An ordinance to prohibit the addition of fluoride to community water systems will be introduced today at the Fairbanks City Council.
The ordinance, sponsored by Fairbanks Mayor Jerry Cleworth, cites recommendations made by the Fairbanks Fluoride Task Force. After more than a year of study and public testimony, the group of local scientists and health care professionals said fluoride should no longer be added to the public water supply.
Eliminating the added fluoride should reduce the risk of fluorosis, a type of tooth discoloration, the group said.
The city began adding fluoride to the water in 1959, part of a national movement designed to fight tooth decay. Removing the added chemical could have a small effect upon dental health, but what that might be is unpredictable, the task force said.
The task force said removing fluoride would end ethical concerns raised by the addition of the chemical to local water.
The group said its conclusion runs counter to the recommendations of the American Dental Association, the U.S. Centers for Disease Control and Prevention and the Alaska Department of Public Health.
The chemical might be useful in some communities, the group said. However, “the majority of members are not convinced that it is necessary in Fairbanks because of the fluoride content of the city’s ground water and the alternate sources of fluoride available in the community,” the task force said.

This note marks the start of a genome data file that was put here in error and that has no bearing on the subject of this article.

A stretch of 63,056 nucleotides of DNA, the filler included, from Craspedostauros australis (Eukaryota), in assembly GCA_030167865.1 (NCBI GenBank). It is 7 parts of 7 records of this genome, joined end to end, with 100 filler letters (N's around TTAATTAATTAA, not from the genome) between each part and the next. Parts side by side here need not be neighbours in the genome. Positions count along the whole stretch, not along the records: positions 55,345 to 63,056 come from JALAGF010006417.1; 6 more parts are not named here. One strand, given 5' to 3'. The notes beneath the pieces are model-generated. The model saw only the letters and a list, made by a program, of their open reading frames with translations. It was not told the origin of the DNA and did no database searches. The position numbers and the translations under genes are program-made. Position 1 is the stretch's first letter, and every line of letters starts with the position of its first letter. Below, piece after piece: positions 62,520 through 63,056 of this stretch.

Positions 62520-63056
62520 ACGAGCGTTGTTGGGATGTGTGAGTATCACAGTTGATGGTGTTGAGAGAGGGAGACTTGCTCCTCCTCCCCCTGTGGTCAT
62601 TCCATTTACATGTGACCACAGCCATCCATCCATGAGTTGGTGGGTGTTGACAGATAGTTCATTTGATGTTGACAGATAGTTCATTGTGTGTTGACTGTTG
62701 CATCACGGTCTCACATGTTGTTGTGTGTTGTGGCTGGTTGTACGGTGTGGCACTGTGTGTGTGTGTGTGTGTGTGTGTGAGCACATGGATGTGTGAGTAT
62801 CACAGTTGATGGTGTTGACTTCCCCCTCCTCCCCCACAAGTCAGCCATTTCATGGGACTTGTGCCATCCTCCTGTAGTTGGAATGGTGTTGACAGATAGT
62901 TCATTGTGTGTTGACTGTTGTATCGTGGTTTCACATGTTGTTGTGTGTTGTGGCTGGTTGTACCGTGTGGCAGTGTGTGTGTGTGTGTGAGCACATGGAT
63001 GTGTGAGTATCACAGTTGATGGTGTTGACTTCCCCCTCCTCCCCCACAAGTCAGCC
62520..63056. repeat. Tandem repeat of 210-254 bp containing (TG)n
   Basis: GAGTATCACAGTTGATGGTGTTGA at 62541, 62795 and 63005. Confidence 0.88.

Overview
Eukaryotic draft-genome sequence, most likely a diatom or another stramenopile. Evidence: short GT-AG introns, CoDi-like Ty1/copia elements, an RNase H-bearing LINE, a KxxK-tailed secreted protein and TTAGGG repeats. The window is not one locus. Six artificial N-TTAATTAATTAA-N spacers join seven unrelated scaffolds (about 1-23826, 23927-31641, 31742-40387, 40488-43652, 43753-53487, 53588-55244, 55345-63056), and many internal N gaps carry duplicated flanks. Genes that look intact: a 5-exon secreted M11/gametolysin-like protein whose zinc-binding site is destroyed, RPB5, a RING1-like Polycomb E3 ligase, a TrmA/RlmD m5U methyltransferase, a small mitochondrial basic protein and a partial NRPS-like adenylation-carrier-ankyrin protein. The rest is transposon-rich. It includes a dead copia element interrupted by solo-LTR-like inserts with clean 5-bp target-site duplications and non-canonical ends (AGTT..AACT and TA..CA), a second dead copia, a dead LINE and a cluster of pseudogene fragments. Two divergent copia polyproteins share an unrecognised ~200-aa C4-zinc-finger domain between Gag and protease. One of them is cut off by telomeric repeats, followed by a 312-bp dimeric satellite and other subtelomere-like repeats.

Recently in Georgia, former U.N. Ambassador Andrew Young and Gerald Durley, pastor of Atlanta’s Providence Baptist Church, called for an end to that state’s mandatory fluoridation law. Durley said the chemical could disproportionately harm black Americans because they have higher rates of kidney disease and diabetes, maladies that a National Academy of Sciences report said make people more susceptible to fluoride-related problems. Young also said poor families are less able to obtain unfluoridated water to mix with baby formula. Such infants have a higher rate of fluorosis, a concern cited by the Fairbanks task force as well.
The local task force also recommended the Fairbanks North Star Borough government be involved in any decision-making process because about 25 percent of people on the Golden Heart Utilities water system live outside city limits.
Cleworth said earlier this month he had notified borough officials of his intent to introduce the ordinance